Credits:

Photography: Tasha Seccombe

Homeware and linen: Poetry stores, ranging from R99-R299.

Recipe from Savour, available from Poetry stores at R350.

 

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Beetroot soup with Greek yoghurt & chives

4 Feb

Organic beetroot soup with Greek yoghurt & chives (photography by Tasha Seccombe)

My friends at Genesis Farm surprised me the other day with another basket full of beautiful organic vegetables: an assortment of chillies, some quirky-looking carrots, perfectly round squash, a few large beetroots, and the most beautiful red noodle beans that looked like purple little snakes!  It’s always such a treasure to cook with organic produce that’s just been picked from the farm.

The first thing I made was a summery beetroot soup – something that’s meant to be eaten cold, but can also be enjoyed warm. The organic beetroots were just so sweet and full of flavour, and really didn’t need a lot of work to be turned into something special. And the colour is quite spectacular!

This is my version of a cold, summery beetroot soup – perfect for a light rustic lunch, yet striking enough to serve as a starter at a fancy dinner table. Add a dash of good quality vodka to turn it into a classic Russian “borscht”.

Ingredients:

  • 6 large organic beetroots, trimmed and washed (not skinned)
  • 400 ml chicken stock
  • 30 ml lemon juice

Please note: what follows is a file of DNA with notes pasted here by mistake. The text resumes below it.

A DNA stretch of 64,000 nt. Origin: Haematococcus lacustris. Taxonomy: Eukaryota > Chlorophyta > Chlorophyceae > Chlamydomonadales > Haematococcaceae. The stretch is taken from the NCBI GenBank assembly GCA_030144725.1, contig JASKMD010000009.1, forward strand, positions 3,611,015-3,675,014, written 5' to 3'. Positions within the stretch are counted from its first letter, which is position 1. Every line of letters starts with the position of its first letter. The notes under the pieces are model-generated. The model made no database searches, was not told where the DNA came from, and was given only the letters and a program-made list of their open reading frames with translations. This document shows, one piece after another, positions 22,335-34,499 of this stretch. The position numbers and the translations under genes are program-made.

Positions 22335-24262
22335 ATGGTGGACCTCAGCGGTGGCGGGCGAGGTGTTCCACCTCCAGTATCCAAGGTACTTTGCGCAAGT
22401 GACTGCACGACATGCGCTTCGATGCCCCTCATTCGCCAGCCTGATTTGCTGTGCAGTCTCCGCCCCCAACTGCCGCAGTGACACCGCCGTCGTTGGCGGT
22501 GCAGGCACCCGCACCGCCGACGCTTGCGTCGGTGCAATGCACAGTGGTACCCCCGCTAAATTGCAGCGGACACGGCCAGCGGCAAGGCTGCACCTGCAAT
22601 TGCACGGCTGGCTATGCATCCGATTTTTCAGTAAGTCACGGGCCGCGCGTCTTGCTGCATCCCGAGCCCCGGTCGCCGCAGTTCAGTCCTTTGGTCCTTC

• 30 ml chopped chives
  • 50 ml double cream Greek yoghurt (or crème fraiche)
  • 50-100 ml cream (optional)
  • salt and pepper to taste

Method:

  1. In a large pot, add beetroot and cover with water. Bring to the boil, then simmer for about 60 minutes until tender (smaller beetroot will cook quicker). Remove from the heat, then drain water and let it cool until easy to handle.
  2. Remove skins (they should come off quite easily if just nudged with your fingers). Don’t worry if your hands stain, just wash them well with soapy water afterwards. The red colour on your hands should disappear after a few washes during the day.
  3. Cut the beetroot into smaller chunks, then add them to a food processor with the stock, lemon juice, chives, yoghurt, cream, salt and pepper. Process to a very smooth consistency, then test seasoning and add more salt/pepper if necessary. Remember, cold soup will need more seasoning than hot soup.
  4. Refrigerate until ready to eat. Serve cold or at room temperature with a swirl of extra yoghurt or cream and some chopped chives.

Tip: If your soup is too thick, add a bit more chicken stock. If you are using small beetroots, start by adding less stock. The soup should be thick and really smooth, but not thick like baby food.

Credits:

This post was especially written for The Pretty Blog by Ilse van der Merwe from The Food Fox.

Food & recipe: Ilse van der Merwe from The Food Fox.

Photography: Tasha Seccombe.

Styling: Tasha Seccombe.